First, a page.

Subtlety has never been one of U2's strong points.
Dublin's finest have almost always been about big -- from their catalog of arena anthems to their unabashed pleas for world peace. Does U2's 360 Degrees tour, which made a stop at FedEx Field last night, have one of the biggest stage setups in the history of live music? Of course it does.
In fact, if you ask lead singer Bono, the foursome has transcended band status altogether.
"The nation state that is U2 is a global force -- yet, a democracy," he told the crowd last night.
Sure, sure, Bono. Now you put those light purple shades back on and sing us another song. Because when U2 wants to rock, U2 rocks. "Beautiful Day" was about as epic as epic gets -- except, of course, until they played the even bigger, bolder "Where The Streets Have No Name."
For better or worse, the show itself was, at times, so excessive it was surreal ...
The production, which reportedly cost a whopping $40 million and takes roadies three days to break down, transport and set up again, was one of the wildest things I've ever seen at a show.
The round stage sat underneath this giant, futuristic, four-pronged claw. Directly above the stage was a circular video screen which expanded vertically and contracted again several times over the course of the night. A couple mechanized bridges let the band members walk out to a narrow outer platform that ringed the stage.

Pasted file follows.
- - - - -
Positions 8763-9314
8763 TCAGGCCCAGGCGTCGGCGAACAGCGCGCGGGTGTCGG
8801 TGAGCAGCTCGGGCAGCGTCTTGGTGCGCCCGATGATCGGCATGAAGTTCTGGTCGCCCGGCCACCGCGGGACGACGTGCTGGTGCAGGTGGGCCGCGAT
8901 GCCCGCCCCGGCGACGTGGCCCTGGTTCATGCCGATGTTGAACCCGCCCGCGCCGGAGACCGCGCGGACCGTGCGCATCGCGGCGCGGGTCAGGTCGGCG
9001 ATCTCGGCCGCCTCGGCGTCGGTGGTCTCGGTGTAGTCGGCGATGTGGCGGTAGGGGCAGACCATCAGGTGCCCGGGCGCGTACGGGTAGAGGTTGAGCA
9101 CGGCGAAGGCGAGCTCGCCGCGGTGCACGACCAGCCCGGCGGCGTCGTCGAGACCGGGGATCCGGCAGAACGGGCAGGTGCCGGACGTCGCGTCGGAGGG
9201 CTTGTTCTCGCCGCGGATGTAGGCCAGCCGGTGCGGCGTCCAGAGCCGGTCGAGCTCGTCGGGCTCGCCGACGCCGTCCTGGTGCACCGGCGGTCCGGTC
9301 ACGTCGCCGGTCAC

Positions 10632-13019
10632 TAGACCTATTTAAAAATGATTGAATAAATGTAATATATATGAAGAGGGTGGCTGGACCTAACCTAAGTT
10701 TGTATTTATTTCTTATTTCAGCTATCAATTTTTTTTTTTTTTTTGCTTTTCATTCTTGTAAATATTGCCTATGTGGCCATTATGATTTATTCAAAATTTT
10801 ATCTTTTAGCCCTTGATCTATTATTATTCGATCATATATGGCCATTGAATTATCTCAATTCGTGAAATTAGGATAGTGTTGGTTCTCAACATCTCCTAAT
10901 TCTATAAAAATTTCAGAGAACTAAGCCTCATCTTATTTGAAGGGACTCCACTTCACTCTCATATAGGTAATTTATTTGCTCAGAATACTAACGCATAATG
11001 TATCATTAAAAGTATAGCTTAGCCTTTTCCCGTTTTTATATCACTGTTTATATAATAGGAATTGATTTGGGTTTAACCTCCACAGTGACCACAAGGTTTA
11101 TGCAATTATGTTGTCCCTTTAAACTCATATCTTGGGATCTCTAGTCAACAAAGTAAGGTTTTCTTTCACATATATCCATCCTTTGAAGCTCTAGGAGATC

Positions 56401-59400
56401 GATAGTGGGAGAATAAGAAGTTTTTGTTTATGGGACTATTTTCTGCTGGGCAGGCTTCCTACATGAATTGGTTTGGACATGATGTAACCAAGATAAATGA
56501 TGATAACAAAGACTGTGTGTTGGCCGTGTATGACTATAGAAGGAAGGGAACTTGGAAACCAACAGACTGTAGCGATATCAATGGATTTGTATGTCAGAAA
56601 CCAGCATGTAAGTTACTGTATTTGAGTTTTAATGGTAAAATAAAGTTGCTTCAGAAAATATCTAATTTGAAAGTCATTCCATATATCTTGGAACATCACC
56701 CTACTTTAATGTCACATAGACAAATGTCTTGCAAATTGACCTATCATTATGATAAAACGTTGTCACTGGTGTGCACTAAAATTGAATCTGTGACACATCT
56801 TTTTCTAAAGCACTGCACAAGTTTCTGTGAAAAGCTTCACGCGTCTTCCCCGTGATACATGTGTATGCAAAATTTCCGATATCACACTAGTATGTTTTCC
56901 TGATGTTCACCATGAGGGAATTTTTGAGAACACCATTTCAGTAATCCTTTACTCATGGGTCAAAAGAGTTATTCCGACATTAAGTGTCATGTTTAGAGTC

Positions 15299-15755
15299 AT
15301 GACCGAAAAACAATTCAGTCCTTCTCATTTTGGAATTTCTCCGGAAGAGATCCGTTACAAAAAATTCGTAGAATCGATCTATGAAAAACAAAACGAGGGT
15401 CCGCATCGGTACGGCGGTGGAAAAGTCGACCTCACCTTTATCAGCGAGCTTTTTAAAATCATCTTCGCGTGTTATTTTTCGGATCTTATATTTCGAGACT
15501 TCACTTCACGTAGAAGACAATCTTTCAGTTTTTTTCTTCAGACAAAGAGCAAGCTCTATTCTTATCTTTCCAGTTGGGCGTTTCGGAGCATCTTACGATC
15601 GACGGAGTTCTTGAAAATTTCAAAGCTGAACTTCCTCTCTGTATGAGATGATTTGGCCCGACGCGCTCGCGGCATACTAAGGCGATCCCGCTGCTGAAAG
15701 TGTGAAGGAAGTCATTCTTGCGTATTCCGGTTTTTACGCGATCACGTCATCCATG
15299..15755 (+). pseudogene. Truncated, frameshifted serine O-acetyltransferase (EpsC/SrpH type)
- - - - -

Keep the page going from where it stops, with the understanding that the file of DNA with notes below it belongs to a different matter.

There was Bono, clad in all black, preening and preaching about global democracy and the fight against AIDs while standing in the middle of this evil-looking artifice. All the posturing and technological wizardry aside, U2 put on one of the best rock shows you'll see today.
The genius of The Edge is that even though he blankets his guitar work in reverb, echo and delay, he still sounds organic. Whether plucked or strummed, his notes rang out and filled FedEx Field like few guitarists could.
U2's two-and-a-half hour show was heavy on songs from their latest album, "No Line on the Horizon," which is one of their least commercially successful efforts yet. Though the single "Get On Your Boots" is far from being one of U2's best, live, it had spunk. And "I'll Go Crazy If I Don't Go Crazy Tonight" worked much better recast as a disco tune.
The night's most poignant moments came when the band dipped a little deeper into its songbook. Drummer Larry Mullen Jr.'s snare cracked like gunshots on "Sunday Bloody Sunday," and bassist Adam Clayton's notes were thick and fuzzy on "New Years Day."
Here's a technical question: When the video screen crept downward to form a cylinder just a few feet above the band members' heads, could the folks on the top tiers see the musicians?
Bono tossed out teases of songs such as "Blackbird" and "Stand By Me" sporadically through the set, and sang a verse of "Amazing Grace" near the end of the show.
U2's performance ended with not one but two encores, in which Bono emerged wearing a jacket that emitted miniature laser-like beams of red light, and sang into a glowing microphone that hung from the rafters. He spoke-sang his way through most of "With or Without You," and closed out the night with the slow ballad "Moment of Surrender." That last song drug on for too long -- a poor choice to wrap up an otherwise bombastic show.
"Don't forget about us, now," Bono asked the crowd near the end of the night.
Don't worry, Bono. We won't.